Multiple factors contribute to workplace stress and have potentially adverse effects on employee mental health.
Workers are human beings, not robots, and putting in too many hours takes away from their time to care for their personal needs — including self-care and seeking therapy.
Lack of Autonomy
Staff members who feel they need to watch their backs due to overbearing micromanagers may understandably grow frazzled, even paranoid.
In 2017, nearly 40% of Americans struggled to pay for at least one basic need, like food, shelter or health care, and both income inequality and wage stagnation remain severe problems in the U.S. If a worker, despite their hard labor, struggles with making basic ends meet, it will adversely affect their mental state.
Some workers don’t get along with their colleagues or bosses. Others experience outright harassment or discrimination. If they live paycheck to paycheck, however, they hesitate to report issues or quit. Plus, conditions like lack of adequate break time and unhealthy buildings take a toll.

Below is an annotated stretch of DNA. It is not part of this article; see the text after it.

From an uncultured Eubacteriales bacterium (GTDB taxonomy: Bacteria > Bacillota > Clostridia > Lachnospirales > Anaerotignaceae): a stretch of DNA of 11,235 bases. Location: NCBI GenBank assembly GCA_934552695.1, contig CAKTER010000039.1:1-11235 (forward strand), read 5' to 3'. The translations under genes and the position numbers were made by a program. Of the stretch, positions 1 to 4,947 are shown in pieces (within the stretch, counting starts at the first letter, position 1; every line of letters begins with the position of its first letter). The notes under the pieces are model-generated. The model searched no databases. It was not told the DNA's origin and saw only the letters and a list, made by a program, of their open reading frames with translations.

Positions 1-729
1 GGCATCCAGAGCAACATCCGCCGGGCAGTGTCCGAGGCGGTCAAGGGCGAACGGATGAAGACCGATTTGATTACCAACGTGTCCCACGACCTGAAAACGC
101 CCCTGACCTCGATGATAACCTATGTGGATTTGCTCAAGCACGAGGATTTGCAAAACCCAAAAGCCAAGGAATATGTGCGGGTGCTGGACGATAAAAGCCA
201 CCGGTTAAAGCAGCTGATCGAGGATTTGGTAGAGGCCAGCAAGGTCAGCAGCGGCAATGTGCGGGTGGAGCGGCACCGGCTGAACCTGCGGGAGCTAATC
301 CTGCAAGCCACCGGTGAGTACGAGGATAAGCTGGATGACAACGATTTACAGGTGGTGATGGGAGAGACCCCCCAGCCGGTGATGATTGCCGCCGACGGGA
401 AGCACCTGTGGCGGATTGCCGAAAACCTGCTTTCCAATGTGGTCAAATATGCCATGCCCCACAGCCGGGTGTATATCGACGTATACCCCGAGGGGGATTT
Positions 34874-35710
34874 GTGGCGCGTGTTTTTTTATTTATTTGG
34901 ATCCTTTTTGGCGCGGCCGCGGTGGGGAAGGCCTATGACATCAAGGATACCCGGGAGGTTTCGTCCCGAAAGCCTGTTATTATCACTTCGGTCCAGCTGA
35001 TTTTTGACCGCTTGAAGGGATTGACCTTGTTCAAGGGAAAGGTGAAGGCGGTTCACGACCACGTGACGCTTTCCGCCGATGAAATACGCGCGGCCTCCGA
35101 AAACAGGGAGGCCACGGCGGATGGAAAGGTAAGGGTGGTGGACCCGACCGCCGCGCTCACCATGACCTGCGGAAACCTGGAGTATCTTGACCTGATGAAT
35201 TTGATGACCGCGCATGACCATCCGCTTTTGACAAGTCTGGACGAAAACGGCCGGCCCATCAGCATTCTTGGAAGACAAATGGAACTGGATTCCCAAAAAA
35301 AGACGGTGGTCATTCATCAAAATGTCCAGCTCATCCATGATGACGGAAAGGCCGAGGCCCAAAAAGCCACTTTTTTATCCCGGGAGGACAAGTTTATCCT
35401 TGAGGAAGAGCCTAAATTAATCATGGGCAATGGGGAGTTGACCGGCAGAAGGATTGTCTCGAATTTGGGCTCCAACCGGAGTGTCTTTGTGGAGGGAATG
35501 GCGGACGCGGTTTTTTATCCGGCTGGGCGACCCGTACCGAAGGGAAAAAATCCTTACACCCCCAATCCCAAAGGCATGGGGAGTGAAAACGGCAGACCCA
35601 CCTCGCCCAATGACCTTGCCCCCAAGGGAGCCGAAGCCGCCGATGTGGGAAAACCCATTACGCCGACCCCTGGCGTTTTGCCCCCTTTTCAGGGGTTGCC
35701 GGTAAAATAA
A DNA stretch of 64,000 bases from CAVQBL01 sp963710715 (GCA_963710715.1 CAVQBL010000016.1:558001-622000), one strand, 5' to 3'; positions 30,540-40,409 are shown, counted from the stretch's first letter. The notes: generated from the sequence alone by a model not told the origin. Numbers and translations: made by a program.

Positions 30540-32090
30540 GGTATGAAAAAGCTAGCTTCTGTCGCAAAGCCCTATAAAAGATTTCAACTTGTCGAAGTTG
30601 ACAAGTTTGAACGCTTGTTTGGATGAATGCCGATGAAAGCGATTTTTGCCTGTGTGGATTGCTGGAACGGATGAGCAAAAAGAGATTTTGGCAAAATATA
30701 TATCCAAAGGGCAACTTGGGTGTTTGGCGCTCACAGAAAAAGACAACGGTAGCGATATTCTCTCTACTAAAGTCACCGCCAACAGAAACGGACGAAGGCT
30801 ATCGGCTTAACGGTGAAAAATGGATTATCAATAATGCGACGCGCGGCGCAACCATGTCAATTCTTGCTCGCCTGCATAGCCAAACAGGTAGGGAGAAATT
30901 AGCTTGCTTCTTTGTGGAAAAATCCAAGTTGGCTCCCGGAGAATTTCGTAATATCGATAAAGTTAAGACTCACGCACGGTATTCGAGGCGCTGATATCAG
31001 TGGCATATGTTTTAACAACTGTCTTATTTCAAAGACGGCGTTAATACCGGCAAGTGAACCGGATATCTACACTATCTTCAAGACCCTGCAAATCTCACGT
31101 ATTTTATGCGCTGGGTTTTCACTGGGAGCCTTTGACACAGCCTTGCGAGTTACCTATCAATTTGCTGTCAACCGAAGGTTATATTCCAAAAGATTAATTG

How to Recognize Mental Health Concerns in the Workplace
If you’re a business owner or a manager, how can you distinguish whether it’s work ethic or mental health affecting your employees’ work? Look at the following clues:
- Changes in work habits: Often, managers mistake lack of motivation or difficulty concentrating as performance issues, but it’s critical to avoid this assumption. A discussion with the affected employee works better than jumping to conclusions and enacting punitive measures.
- Increased tardiness and absenteeism: Disorders like depression make getting out of bed in the morning challenging. The worker may feel too overwhelmed by stress to manage the day, or they may sink into a downward spiral of wondering what the point is.
- Mood swings or withdrawn behavior: The employee who previously had a smile and cheerful anecdote now does her job and goes home. Alternatively, a formerly calm colleague might suddenly become irritable and prone to moody outbursts.